On 20 June, Iran announced it had shot down an “American spy drone” that had allegedly violated Iranian airspace. According to the spokesman of the Islamic Revolutionary Guard Corps (pasdaran) the aircraft, a Global Hawk (produced by Northrop Grumman), was shot down in coastal Hormozgan Province, in the south of Iran.
After initially denying, the US confirmed the drone had been shot down, but added that the drone (a Mq-4c Triton reconnaissance drone of the US Navy) was allegedly hit by a surface-to-air missile while flying over international airspace, above the Strait of Hormuz.
Anyway, this has been the first direct Iranian attack on an American asset; the incident is indicative of a further increase in tensions between the two countries and, more generally, of a progressive political and security destabilisation in the region.
With the election of US President Donald Trump in 2016, there has been a resurgence of a markedly anti-Iranian sentiment, which resulted in the US administration’s 2018 decision to withdraw from the Joint Comprehensive Plan of Action (JCPOA), the nuclear deal signed in 2015, and to reintroduce new sanctions against Tehran. On 8 April, Washington announced that the Islamic Revolutionary Guard Corps had been included in the list of foreign terrorist organisations that threaten the safety of US citizens or the country’s national security. This has been the first time a government agency is listed as a terrorist organisation.
On 8 May, the Pentagon announced the US had deployed the USS Arlington – a ship capable of carrying amphibious vehicles – and the Patriot missile defense system in the region. Previously, the USS Abraham Lincoln aircraft carrier and numerous B-52 bombers had been sent to the area, showing heightened US military presence for deterrence purposes.
In this general climate of unrest, tensions between Washington and Tehran have further escalated after 12 May, when explosive charges were detonated against four oil tankers off the coast of Fujairah (Strait of Hormuz, UAE territorial waters), causing – according to Saudi authorities – significant damage to the ships. Despite not relying on solid evidence to support its assumptions, the US has blamed Iran for this attack.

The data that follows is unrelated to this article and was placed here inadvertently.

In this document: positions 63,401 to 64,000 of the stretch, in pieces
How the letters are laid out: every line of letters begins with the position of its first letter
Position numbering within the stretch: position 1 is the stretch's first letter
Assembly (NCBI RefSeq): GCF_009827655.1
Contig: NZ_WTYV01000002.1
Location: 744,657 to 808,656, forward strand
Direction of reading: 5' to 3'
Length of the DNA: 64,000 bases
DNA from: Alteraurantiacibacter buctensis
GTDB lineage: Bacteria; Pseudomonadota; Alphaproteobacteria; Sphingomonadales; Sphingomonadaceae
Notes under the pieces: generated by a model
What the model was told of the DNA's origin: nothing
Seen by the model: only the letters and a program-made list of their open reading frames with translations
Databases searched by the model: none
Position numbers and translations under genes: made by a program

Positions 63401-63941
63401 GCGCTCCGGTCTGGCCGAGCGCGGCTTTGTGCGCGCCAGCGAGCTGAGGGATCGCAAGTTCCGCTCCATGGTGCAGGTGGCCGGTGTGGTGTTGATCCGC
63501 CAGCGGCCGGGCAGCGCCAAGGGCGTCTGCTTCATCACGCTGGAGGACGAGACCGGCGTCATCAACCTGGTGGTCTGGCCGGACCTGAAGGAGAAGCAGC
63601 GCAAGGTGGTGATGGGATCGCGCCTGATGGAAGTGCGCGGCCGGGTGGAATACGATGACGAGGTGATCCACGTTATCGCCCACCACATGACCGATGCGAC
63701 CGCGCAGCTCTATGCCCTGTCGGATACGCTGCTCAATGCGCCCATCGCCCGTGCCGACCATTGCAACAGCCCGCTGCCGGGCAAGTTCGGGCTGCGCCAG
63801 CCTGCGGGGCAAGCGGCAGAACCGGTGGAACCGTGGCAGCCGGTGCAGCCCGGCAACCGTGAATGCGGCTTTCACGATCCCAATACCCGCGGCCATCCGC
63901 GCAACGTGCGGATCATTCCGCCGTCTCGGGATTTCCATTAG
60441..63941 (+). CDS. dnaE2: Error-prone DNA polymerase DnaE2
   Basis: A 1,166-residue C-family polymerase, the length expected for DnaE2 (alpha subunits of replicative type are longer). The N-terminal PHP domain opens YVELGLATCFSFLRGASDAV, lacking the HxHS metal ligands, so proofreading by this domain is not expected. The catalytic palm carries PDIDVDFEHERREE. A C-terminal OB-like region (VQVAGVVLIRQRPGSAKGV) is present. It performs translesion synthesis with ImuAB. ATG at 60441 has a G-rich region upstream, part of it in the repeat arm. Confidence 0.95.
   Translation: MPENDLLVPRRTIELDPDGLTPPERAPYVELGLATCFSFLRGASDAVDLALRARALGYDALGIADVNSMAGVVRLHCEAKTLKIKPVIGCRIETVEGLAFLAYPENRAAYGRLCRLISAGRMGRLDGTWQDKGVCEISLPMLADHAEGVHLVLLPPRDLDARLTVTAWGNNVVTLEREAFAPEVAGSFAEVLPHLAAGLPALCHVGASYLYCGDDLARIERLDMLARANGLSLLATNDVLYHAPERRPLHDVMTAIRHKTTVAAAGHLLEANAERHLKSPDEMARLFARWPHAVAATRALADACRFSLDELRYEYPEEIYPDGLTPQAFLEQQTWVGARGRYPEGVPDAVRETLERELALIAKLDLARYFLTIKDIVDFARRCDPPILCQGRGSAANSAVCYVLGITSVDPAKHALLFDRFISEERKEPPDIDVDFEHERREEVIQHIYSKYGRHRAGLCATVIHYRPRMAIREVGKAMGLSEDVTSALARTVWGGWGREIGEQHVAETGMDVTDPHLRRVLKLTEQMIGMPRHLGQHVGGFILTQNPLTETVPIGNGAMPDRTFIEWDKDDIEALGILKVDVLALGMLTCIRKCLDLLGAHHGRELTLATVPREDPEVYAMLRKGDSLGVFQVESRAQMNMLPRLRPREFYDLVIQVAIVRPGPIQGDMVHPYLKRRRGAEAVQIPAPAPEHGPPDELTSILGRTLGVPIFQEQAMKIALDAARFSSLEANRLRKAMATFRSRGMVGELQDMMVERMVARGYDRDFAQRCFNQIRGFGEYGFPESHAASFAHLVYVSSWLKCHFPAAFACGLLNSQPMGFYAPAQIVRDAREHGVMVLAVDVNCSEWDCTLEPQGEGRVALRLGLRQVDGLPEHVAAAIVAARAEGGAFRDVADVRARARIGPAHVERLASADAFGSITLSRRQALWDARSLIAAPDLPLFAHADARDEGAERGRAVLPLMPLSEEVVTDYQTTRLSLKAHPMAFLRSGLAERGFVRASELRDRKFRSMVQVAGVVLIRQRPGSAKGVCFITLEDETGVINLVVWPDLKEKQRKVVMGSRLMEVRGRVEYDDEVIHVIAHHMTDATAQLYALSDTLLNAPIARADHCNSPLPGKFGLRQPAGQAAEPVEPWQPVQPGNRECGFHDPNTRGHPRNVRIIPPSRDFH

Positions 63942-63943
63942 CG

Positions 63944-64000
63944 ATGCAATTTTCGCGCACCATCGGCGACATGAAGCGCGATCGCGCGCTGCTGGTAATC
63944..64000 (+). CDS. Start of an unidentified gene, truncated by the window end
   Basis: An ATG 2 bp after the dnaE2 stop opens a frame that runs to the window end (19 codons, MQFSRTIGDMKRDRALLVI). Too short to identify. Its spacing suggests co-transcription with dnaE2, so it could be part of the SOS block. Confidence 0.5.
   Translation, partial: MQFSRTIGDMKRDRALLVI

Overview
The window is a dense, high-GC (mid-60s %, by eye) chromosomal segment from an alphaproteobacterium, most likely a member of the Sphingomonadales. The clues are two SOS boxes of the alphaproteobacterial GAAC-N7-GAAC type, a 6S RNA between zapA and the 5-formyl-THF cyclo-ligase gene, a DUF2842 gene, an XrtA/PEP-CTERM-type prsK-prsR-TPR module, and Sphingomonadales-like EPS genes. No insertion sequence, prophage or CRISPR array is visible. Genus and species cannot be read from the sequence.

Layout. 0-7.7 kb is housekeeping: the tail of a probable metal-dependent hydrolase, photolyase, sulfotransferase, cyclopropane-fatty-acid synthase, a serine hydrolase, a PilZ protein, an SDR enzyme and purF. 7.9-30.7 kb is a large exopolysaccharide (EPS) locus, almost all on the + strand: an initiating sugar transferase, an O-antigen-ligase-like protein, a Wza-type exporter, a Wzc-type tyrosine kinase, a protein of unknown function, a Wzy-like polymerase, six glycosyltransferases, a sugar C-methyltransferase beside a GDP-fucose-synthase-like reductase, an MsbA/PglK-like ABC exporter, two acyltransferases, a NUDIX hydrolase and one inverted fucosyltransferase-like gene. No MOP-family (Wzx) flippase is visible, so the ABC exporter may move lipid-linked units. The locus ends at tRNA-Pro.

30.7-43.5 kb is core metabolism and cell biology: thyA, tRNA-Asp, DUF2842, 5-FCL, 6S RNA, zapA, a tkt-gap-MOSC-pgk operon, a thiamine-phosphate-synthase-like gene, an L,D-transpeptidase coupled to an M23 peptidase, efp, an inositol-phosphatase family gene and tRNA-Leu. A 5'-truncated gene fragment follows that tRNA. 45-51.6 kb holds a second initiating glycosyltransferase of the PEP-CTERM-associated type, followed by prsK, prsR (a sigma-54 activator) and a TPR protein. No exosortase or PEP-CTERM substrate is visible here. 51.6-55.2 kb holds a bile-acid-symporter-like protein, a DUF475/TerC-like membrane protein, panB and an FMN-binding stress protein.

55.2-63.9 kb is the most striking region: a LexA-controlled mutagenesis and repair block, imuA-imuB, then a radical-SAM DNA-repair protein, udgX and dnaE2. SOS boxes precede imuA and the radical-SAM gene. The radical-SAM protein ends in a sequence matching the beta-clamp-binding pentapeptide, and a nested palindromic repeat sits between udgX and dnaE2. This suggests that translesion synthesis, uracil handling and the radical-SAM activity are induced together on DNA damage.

On 13 June 2019, in the Gulf of Oman (about 45 km from the Iranian coast), two other ships (the Front Altair and Kokuka Courageous oil tankers) were hit by an explosion, which caused serious material damage, but no fatalities among the crews. A video released by the Pentagon shortly following the incident depicts an Iranian vessel removing an unexploded naval mine alongside the Kokuka Courageous; this would suggest a direct involvement of Tehran, which, however, denied any responsibility.
The increase in tensions between the US and Iran has also had negative repercussions for other countries in the region. In Saudi Arabia, after a slight decline (starting in September 2018) in attacks by the Yemeni Shiite Houthi rebels, there has been a new surge of asymmetric operations against both civilian and military targets. Since 14 May 2019, the Houthi rebels have reportedly performed at least 15 attacks with armed drones and missiles on oil assets, ammunition depots and civil infrastructure in Saudi Arabia (especially in the southern areas on the border with Yemen, but also in the Riyadh Region). This resurgence seems to be linked to both the renewed regional tensions between Saudi Arabia and Iran and the difficulties finding an effective solution to the Yemeni conflict. Although – unlike other Shiite groups in the region – the Yemeni group seems to be tied to Tehran more by the current political circumstances than by a real convergence of strategic interests, it nevertheless acts as the bridgehead of Iran in the Arabian Peninsula, right on border with Saudi Arabia. Taking advantage of the common Shiite background (actually, there are significant differences between Zaidiyyah and Imamiyyah/Twelver, practised in Iran), the goal of the Khamenei regime is to pave the way for a Yemeni movement along the lines of Lebanon’s Hezbollah, thus securing a formidable tool in the proxy war against Saudi Arabia in the various countries in the region (Syria, Lebanon, Bahrain, Iraq and, to a lesser extent, Afghanistan).